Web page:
Choosing a Major, Picking a Winner Print E-mail
By Brittany Wagner   
Monday, June 29, 2015

Several decades ago, a college degree nearly guaranteed a job. Now, many college students choose a major based on predictions about future job growth potential. State governments incentivize the pursuit of certain degrees through grants and scholarships. Missouri should re-evaluate its practice of picking winning and losing majors.

Modernize Saint Louis’ Outdated Business Code Print E-mail
By Joseph Miller   
Thursday, June 25, 2015

Saint Louis’ business code is antiquated and unnecessarily complicates the process of starting new businesses. A new effort at reform could make Saint Louis more competitive and promote an entrepreneur-friendly regulatory environment.

Father’s Day Thoughts On the Summer Solstice and the Minimum Wage Print E-mail
By Andrew B. Wilson   
Friday, June 19, 2015

More than 2,200 years ago, Eratosthenes made an astonishingly accurate calculation of the circumference of the Earth. Using the same tools of simple math and logic, we can predict the deleterious effects upon Saint Louis and Kansas City of trying to double the minimum wage.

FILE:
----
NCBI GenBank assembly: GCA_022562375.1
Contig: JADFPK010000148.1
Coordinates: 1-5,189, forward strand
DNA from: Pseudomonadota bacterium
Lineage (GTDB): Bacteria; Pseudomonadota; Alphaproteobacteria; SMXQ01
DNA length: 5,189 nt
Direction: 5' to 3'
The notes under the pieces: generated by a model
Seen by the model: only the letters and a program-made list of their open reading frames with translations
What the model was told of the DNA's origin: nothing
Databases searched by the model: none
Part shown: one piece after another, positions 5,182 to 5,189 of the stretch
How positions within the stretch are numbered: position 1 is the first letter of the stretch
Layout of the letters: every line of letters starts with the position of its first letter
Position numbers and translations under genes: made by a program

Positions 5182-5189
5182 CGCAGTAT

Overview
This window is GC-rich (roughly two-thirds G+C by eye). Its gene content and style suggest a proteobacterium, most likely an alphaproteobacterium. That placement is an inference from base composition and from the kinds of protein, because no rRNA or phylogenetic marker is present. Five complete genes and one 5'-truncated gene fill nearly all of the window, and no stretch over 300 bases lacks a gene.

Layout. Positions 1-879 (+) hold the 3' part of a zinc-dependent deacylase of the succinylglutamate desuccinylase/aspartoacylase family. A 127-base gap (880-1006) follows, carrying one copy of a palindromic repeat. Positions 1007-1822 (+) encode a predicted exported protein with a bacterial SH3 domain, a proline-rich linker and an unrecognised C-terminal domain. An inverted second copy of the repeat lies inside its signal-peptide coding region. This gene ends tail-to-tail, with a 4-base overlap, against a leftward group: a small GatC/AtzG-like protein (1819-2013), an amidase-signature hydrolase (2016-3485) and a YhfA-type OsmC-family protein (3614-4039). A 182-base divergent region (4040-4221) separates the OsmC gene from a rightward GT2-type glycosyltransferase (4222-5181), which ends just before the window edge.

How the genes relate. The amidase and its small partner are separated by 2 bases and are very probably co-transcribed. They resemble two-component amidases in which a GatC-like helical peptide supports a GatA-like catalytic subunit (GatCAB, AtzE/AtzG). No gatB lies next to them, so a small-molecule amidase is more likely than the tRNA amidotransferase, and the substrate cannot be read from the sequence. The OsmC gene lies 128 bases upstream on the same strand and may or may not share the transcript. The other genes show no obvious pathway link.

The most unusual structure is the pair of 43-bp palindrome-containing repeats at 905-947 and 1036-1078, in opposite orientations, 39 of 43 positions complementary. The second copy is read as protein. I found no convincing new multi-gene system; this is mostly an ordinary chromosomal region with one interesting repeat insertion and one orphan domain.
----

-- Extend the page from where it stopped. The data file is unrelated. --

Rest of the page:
Minimum Wage Increases Not Effective at Fighting Poverty Print E-mail
By Patrick Tuohey   
Thursday, June 04, 2015

Raising the minimum wage in Kansas City seems like it would help people at the bottom of the economic ladder. In reality, a minimum wage hike would hurt them by making these important first jobs more scarce.

Charter Schools Are Not the Enemy Print E-mail
By James V. Shuls, Ph.D.   
Tuesday, May 26, 2015